Malpractice Suit Poses Risks for Yankees and A-Rod

Alex Rodriguez may be setting up the Yankees with the medical-malpractice suit he filed yesterday against Yankee team Christopher Ahmad. He is putting Dr. Ahmad in a position where he may have to give Rodriguez the heads of Yankee executives.

Rodriguez claims that on October 11, 2012, he consulted Dr. Ahmad for hip pain, that Dr. Ahmad conducted an MRI and that he diagnosed a superior labral tear in Rodriguez's left hip. Dr. Ahmad never told him the nature and extent of his injury and, in fact, cleared him to play, causing further injury and the need for additional surgery, Rodriguez claims. The Yankees are not named as defendants in the suit.

This all occurred during last year's playoffs. Game 4 of the ALDS against Baltimore took place on October 11th and Game 5 took place on October 12th. Rodriguez played on October 11th but did not play on October 12th. For the series, he went 2-16 with no home runs and no runs batted. The ALCS began on October 13th, and Rodriguez played in Games 1, 2 and 4, going 1-9 with no home runs and no runs batted in. He had hip surgery after the season and did not return to the lineup until August.

Team A-Rod has already accused the Yankees of being complicit in the allegedly botched medical treatment. Two months ago, Joseph Tacopina, one of Rodriguez's lawyers, told the N.Y. Times, "They rolled him out there like an invalid and made him look like he was finished as a ballplayer." (emphasis added). Thus, Team A-Rod doesn't believe that Dr. Ahmad acted alone.

In pre-trial discovery, Dr. Ahmad will be quickly asked whom he told about the injury. If he names Yankee executives, as one would expect, those Yankee executives will become the focus of the suit. It defies reason that a team physician wouldn't tell team executives about a serious injury to a $275 million star. Rodriguez's theory will be that the Yankees had him play with what they knew was a debilitating hip injury. Their motive, he will claim, was to force him to retire due to injury so they could collect on the insurance policy that covers the balance of his contract. The beauty for Rodriguez is that rather than have him cry conspiracy, he can sit back and let a Yankee employee set up the conspiracy claim for him.

Dr. Ahmad is likely to deny Rodriguez's account. He may claim that he did not make the diagnosis until after the playoffs or that that the initial diagnosis was different than or not as serious as Rodriguez claims. He may claim that Rodriguez did not honestly disclose his symptoms or that his failure to disclose all of his past PED use hindered diagnosis. Dr. Ahmad may claim that Rodriguez insisted on playing after being fully informed about the injury.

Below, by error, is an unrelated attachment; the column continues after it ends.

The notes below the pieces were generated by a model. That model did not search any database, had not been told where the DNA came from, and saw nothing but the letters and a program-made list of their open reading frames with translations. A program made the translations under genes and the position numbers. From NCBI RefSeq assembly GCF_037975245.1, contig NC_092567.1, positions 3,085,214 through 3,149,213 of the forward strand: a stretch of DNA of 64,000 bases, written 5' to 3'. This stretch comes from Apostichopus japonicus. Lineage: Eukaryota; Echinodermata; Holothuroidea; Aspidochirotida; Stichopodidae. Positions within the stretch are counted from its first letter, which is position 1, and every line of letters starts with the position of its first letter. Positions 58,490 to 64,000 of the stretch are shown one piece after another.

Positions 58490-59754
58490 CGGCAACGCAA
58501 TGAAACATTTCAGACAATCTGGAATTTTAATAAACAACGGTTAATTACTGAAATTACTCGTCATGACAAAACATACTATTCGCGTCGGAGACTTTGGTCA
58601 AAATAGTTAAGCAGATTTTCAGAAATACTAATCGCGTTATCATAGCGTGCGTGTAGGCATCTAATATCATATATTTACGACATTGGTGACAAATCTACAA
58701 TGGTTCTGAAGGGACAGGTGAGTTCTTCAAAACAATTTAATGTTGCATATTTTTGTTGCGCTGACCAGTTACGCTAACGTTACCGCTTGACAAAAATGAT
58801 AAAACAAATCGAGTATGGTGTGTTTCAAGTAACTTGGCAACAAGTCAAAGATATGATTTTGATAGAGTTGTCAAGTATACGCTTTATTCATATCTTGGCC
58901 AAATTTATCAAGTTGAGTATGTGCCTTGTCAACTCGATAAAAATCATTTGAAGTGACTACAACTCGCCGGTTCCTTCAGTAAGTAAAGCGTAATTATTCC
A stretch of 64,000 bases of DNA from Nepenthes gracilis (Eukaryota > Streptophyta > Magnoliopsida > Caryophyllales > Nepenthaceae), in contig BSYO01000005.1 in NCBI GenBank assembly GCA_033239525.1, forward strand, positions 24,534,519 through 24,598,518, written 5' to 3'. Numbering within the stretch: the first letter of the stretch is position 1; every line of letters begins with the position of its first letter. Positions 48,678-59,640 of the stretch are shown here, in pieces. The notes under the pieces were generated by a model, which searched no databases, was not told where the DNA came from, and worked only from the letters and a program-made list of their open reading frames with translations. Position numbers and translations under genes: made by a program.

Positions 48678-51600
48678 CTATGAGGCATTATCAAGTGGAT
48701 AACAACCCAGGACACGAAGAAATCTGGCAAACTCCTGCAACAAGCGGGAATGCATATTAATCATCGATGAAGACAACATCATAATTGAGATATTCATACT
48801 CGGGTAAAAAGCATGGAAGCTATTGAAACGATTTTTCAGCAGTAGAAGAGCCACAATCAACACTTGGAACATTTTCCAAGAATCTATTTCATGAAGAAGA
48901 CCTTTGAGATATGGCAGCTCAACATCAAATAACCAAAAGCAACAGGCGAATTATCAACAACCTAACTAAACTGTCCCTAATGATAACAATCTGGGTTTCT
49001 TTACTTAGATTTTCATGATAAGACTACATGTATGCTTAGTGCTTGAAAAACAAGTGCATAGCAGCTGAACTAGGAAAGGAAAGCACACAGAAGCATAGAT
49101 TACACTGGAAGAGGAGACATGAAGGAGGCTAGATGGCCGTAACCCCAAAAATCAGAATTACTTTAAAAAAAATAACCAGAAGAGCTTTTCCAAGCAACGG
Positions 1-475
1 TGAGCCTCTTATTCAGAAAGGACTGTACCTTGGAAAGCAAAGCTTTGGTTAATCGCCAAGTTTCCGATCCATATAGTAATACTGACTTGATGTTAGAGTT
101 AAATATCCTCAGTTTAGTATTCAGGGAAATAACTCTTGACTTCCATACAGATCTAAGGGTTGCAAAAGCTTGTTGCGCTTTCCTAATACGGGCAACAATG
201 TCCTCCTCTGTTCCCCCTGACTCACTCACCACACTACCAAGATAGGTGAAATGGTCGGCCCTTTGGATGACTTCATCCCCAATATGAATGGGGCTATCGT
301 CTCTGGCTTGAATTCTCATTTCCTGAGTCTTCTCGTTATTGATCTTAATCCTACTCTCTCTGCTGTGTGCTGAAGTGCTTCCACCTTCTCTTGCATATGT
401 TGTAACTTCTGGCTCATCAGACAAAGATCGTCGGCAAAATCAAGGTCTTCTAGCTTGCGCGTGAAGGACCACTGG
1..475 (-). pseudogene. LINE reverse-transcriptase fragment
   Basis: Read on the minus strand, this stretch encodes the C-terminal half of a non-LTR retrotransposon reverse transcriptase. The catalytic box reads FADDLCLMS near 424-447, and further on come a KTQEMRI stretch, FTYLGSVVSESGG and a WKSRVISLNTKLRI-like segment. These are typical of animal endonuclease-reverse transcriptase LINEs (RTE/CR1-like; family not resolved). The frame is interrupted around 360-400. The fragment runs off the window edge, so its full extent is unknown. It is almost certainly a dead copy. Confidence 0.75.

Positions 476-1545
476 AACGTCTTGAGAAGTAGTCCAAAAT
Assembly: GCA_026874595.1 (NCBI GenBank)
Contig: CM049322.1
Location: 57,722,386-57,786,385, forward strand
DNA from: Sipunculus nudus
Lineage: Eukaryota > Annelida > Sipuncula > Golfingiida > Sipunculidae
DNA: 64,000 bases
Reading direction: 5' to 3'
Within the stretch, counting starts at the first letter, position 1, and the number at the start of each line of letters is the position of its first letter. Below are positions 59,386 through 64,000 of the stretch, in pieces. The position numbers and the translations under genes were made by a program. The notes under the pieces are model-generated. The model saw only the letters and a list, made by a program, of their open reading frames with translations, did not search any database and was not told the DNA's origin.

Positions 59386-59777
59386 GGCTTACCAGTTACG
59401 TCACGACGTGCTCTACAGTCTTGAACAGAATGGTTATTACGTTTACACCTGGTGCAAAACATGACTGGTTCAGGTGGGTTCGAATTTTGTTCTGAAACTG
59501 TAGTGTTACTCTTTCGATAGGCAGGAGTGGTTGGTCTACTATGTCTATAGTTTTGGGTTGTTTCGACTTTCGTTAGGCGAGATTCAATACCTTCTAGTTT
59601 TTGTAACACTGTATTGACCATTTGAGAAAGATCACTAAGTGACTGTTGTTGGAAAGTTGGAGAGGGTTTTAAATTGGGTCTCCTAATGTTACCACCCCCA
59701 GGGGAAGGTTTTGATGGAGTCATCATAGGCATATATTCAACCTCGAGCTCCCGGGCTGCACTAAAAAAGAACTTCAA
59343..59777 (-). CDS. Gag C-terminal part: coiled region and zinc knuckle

Is there a legitimate reason why the Yankees would play an injured Rodriguez in the ALCS? After all, he was struggling badly in the field and at the plate and looked less mobile than the guys who show up for Old Timers' Day. At the time, the Yankees had few options. Derek Jeter broke his ankle in Game 1, so Eduardo Nunez and Jayson Nix were alternating at short. Eric Chavez, the natural replacement for Rodriguez, was slumping badly.

Rodriguez is seeking monetary damages from the Yankees. He claims he suffered "great pain, agony, injury, suffering, disability, hospitalization, as well as mental anguish and emotional distress." If his 211-game suspension is upheld and he never plays again, one suspects that he will seek an extra $6 million on the theory that but for Dr. Ahmad's alleged malpractice, he would have surpassed Willie Mays on the all-time home-run list and earned his milestone $6 million bonus.

This suit poses risks for Rodriguez. Dr. Ahmad and the Yankees will use it as a vehicle to delve into Rodriguez's medical history and PED use. They will undoubtedly claim that his alleged long-term PED use caused or exacerbated his hip injury, led to complications and hindered diagnosis and treatment. They will explore his entire medical history, including treatments he received from Dr. Anthony Galea and at a German blood-spinning clinic. While the Joint Drug Agreement prevents a team from voiding a player's contract for PED use, the Yankees will look for something in the manner in which Rodriguez sought medical treatment that they can use to void his contract or force him to accept a buyout.

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